REVISING MY CHIP HUNT STORY FOR YOU....
Pechanga Resort Casino has added a big hotel wing and a parking garage, replacing the ground-level outdoor lot it used to have. You drive in to the south side to enter the building and drive out the north side to leave. For some reason, this seems to greatly confuse most visitors. The parking spaces have little electronic lights above them. When the space is filled, the gizmo knows and turns the light red; when a space is empty, it turns to green. So you can drive along and quickly spot where the next parking space is. Whether a supersized pickup can fit in it is another question.
They even put in a moving walkway on the ground level so when people exit the parking lot, they sort of glide into the casino.
They are also building some shops to the south of the parking area. Maybe hoping for "Pechanga Outlet Stores" like Viejas Casino has. All the California Indian casinos are expanding like crazy these days.
Now along with these improvements, Pechanga "rebranded" with a new logo, a P with feather vanes at the end. This logo is on everything: slot cards, napkins, door mats, etc. Thus I had "advance knowledge" that new chips with that logo would eventually have to be put on the tables, too. "The science of discovering new chips."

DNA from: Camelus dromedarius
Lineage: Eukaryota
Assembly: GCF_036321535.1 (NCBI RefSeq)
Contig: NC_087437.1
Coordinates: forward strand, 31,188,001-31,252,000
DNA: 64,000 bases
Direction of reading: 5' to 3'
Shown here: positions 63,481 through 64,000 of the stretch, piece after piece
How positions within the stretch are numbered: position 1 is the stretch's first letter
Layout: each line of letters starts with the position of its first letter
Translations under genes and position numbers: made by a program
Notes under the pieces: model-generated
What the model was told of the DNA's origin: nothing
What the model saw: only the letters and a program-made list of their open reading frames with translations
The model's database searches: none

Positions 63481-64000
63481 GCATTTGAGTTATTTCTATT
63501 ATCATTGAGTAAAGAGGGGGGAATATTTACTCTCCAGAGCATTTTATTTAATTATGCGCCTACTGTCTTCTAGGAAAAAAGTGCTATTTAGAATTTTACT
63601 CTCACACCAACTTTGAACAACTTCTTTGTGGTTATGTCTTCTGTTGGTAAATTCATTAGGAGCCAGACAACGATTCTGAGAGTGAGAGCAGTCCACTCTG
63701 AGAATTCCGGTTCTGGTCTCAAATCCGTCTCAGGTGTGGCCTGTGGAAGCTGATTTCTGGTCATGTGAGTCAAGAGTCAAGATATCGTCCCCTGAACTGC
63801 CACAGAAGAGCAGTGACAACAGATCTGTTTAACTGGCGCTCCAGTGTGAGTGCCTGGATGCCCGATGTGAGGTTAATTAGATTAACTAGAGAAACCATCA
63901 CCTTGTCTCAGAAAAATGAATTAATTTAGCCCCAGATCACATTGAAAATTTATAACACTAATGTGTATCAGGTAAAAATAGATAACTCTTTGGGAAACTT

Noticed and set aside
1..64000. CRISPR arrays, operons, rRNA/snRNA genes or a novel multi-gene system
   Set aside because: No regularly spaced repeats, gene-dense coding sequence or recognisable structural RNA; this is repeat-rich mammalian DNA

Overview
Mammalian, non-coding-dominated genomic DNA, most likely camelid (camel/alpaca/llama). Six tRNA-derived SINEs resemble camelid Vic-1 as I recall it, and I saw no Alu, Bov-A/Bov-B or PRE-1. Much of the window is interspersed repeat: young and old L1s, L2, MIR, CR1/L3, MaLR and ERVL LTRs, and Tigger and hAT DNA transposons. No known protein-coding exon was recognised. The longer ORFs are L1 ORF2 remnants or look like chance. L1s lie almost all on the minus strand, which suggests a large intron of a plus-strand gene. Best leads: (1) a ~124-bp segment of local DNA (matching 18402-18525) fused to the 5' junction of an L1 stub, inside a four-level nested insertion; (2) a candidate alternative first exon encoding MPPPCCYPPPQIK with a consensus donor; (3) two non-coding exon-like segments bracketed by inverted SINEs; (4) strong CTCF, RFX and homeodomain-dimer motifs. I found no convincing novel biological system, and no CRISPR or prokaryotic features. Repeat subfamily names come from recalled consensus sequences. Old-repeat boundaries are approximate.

The $100 and $25 chips with the new P design had been put on the tables several months ago. But despite my visiting the casino several times after that, no changeover for the lower denominations. Last weekend, I again glided into the casino to see if my chip-finding luck might change . . . and it did! New issues spotted at once.
I sidled up to a blackjack table where the dealer was opening with some new decks and waited patiently while she shuffled, separated into six stacks, moved them and shuffled them again, and handed the red card to a player also seated. He seemed perplexed so I said, "You're allowed to cut the deck." So he half-heartedly stuck the red card in there. Finally the cards went into the shoe, the dealer collected his money and my $60 as well. She handed over a stack of red fives, plus ten ones. I thanked her and walked away with them. Now both the dealer and the player were perplexed, but I was a happy dude. (I'm sure the player was thinking, "Gee, I never saw anyone win at blackjack that way before.")
Next, a ride up the escalator to the second-floor Poker Room - to see if new $2 chips had also come out. They hadn't, and the Poker Cashier informed me that they no longer sell $2 chips. No matter, I bought another stack of new chips, because - you can never have too much of a new issue, right?
And with that I glided back out to my truck. A fun casino visit indeed, the best kind of harvesting.
J. Eric Freedner